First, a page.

Magsafe On An Android, Cats And Dogs Living Together


We’re thinking most Hackaday readers have at one time or another been tasked with replacing the power connector in a laptop. Anyone who has done so can easily see the genius behind the Apple Magsafe connector. Since the second gen iPhone, there have been rumors Apple will release a cellphone with the Magsafe connector, a great idea, seeing as how cell phones are thrown around even more than laptops. [Tony] got tired of waiting, and had an Android device anyway, so he decided to retrofit a Magsafe power adapter to his Note II.

In the interest of excess, [Tony] is using the absurdly large ZeroLemon 9300mAh battery and case for his device, giving him a lot of room for this hardware mod. A tiny 3D printed adapter fits around a slightly modified Magsafe connector, and with a little bit of super glue and solder, the connector is wired up to the charging port.

Of course the charger isn’t a stock Apple power supply; it’s just another Magsafe plug wired into a 5V wall wart. We’re not going to take a guess at what would happen if [Tony] plugged a stock Apple charger into his modded phone, but the mod works perfectly without the danger of ripping a USB port out of his phone.

33 thoughts on “Magsafe On An Android, Cats And Dogs Living Together

  1. > We’re not going to take a guess at what would happen if [Tony] plugged a stock Apple charger into his modded phone

    It might blow up the phone, but more likely the phone wouldn’t apply the correct resistance to activate the power supply, and not much would happen. See “The charger startup process” in this article:

    Having said that, I wouldn’t want to use my phone to test it.

    1. I did some testing on a couple of Apple supplies, 65W and 85W, that article isn’t completely correct.

      The standby output voltage is a few volts, when a capacitor is connected to the output the voltage drops to nearly 0V, then slowly rises, when it reaches about 0.4V the supply turns on 16.5V, if the load doesn’t immediately try to draw some current the supply turns off.

      There is no problem running a DCDC converter off one of these supplies, such as a LED driver. But a resistive load will not work without a starter circuit. Another approach is to open the supply and short out or bypass the FET that turns the output on.

      The 85W supply will increase the voltage as a linear function of the current between 3.6A and 4.6A, at 3.6A the voltage is 16.5V and at 4.6A the voltage is 18.5V.

    1. Nope.

      Actually he didn’t make the connectors, just modified them. He doesn’t talk about where he got them but I would imagine they are removed from some old Apple product. You can’t violate a patent just by buying a product from the company that does hold the patent, even if you do use it in a way they never intended.

      Maybe I am wrong and he bought them from some company that makes cheap knockoffs. I’m sure that would violate some law though on a scale that nobody is likely to care.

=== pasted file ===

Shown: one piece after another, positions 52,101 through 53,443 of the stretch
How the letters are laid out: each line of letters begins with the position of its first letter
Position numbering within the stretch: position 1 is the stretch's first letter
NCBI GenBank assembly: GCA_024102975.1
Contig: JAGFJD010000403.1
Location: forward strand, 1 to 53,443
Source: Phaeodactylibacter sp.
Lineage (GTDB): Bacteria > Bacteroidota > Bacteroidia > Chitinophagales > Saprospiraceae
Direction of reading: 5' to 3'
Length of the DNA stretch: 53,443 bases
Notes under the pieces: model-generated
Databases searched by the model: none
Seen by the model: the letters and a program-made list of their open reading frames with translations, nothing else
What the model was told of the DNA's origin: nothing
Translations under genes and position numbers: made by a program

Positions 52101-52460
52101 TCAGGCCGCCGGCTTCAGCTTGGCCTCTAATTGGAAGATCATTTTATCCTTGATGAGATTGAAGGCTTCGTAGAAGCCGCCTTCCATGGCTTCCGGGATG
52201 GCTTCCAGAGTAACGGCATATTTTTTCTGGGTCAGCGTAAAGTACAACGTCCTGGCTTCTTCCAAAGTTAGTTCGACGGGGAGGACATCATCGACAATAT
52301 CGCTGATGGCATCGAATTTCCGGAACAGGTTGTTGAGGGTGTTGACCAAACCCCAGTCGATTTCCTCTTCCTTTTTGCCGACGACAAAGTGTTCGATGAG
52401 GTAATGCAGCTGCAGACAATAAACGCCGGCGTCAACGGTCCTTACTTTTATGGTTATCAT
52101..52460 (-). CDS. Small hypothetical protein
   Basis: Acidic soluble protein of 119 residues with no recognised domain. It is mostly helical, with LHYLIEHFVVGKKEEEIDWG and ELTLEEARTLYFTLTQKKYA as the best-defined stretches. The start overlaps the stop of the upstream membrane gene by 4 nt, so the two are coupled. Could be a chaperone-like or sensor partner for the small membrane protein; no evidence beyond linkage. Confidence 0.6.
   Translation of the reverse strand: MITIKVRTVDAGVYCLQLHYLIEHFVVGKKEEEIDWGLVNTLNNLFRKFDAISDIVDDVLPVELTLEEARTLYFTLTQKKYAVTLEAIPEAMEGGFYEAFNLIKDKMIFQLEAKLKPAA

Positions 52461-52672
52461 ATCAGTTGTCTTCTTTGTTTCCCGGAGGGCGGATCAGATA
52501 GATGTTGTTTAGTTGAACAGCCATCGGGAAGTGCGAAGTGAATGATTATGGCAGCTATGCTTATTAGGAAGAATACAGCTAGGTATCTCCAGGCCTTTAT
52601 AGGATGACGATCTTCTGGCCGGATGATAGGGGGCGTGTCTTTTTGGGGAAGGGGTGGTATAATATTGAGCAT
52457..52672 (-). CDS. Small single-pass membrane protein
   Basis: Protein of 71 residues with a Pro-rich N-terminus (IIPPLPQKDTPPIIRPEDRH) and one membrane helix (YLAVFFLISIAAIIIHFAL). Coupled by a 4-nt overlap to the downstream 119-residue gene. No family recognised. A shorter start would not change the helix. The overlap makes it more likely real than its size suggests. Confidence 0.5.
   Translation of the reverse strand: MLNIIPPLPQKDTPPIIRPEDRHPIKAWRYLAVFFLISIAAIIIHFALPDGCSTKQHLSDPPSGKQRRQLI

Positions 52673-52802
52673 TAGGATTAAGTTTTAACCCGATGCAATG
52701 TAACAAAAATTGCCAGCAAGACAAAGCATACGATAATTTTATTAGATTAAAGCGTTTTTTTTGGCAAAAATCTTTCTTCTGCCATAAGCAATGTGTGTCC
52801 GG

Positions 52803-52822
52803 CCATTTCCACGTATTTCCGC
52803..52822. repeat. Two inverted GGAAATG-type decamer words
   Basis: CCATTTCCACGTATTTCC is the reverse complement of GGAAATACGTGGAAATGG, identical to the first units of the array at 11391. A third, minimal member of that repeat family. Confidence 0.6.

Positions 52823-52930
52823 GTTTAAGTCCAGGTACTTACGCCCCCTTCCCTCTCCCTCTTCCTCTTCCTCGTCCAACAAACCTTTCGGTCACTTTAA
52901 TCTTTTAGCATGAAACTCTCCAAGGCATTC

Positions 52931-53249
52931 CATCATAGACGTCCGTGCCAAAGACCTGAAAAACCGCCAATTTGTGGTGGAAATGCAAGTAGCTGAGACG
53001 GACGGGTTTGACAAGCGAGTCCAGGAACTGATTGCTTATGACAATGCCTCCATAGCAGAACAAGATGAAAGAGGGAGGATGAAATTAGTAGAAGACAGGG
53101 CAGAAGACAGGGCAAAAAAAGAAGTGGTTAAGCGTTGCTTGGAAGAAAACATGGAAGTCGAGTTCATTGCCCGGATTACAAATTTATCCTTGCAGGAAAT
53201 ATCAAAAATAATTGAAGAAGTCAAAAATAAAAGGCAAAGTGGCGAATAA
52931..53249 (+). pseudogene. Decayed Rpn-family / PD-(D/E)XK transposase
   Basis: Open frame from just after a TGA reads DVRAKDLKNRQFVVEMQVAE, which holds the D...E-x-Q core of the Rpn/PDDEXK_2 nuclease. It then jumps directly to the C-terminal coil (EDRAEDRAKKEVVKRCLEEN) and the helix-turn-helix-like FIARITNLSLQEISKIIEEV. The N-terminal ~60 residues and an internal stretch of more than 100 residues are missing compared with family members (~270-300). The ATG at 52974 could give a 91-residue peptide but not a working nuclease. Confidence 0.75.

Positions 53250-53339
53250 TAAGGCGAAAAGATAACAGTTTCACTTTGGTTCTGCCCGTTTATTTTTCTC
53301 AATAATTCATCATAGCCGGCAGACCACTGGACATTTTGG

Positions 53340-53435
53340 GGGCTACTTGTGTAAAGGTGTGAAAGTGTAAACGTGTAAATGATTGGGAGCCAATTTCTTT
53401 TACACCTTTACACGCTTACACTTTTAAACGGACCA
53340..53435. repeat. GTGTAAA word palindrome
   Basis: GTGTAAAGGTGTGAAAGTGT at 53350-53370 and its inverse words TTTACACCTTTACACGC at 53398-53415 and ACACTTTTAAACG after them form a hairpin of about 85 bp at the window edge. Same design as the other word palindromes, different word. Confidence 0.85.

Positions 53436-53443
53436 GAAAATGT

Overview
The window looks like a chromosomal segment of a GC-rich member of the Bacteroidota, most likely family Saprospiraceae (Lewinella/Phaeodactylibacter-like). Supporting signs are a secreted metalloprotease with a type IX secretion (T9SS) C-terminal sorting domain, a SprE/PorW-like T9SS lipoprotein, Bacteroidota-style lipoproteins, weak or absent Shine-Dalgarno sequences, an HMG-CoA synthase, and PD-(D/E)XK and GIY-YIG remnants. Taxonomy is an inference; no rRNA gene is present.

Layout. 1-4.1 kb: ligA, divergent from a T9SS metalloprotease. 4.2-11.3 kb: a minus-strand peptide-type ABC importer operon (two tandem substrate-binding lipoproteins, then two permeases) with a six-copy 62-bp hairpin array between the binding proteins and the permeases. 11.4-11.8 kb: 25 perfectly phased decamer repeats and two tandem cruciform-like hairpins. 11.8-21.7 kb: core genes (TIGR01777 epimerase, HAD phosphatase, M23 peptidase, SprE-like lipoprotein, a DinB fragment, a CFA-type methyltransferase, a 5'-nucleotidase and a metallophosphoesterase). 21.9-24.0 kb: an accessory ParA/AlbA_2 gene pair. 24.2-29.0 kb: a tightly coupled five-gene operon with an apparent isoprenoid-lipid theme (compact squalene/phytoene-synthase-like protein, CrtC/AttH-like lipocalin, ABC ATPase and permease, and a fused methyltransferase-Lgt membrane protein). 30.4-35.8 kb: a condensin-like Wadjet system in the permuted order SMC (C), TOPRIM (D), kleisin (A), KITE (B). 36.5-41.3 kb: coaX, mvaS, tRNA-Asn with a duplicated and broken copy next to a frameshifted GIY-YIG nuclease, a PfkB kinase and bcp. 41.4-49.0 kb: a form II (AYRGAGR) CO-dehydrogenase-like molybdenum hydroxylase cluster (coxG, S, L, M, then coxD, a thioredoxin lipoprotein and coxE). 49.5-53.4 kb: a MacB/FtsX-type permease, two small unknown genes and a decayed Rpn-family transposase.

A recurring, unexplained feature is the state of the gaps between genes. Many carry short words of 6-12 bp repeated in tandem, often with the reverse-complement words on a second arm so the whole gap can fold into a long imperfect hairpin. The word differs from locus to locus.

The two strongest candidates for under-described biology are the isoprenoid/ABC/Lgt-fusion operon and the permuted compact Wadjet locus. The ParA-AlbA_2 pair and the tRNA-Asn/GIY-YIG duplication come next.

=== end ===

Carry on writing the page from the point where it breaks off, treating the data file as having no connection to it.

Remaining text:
1. If you’re going to be pedantic about units, use SI units (9300mAh at 3.7V is 123 kJ).

      Otherwise, use mAh because it’s consistent with what everyone else uses for phone batteries, thus making comparison easier.

    2. As large USB battery pack became cheap, some boasted performances by using 3.7V-equivalent capacity, which is the nominal voltage for one Li-ion cell. This gives ethically max mAh count so it’s common in USB/phone battery packs.

  2. Yes, i would love to have a phone with a huge magnet that would pick up every piece of metal shavings i get near. The speakers on phones and laptops are bad enough without having an even stronger magnet right at the power jack.

        1. Ignore fartface. He’s a well known HaD troll who’s never said something constructive in his life, not to mention has no idea how to use Google and is so incredibly unlucky guessing that you could pretty much say the exact opposite to him and be right every time.

  3. no magnets added to the phone? cuz I was gonna say ‘fuck your magnetometer’ I don’t know anything about this Apple patented technology, because i’m allergic to Apple. I just charge my battery by rectifying and transforming stray electromagnetic noise from the environment.. ok, no I don’t, but what ever happened to that? ‘AirPower’ from RCA

    1. that would be perfectly acceptable unless.. oh.. i don’t know.. you wanted to USE your phone while it was charging!?

      That’s the major drawback to inductance charging… you have to park the phone on a pad and not touch it.. oh, and hope no one calls you when you’re out of the room.. I’ve seen a lot of charge pads get screwed up cause the radios in the phone fried the coil. Also if the vibrator is on, some phones can walk off the pad.. seen that too..

  4. This would be a great hack for the three or four of us who still have a Nokia N900 lying around. Those things were notorious for easily broken USB ports.

    1. My USB port lasted until the mainboard died (not sure what happened, but the whole system just shut down on me one day). My physics lecturer bought the screen off me though. Between us, we had a working N900!

      But yes, I’ve always been nervous about these tiny USB ports breaking. They look so flimsy…

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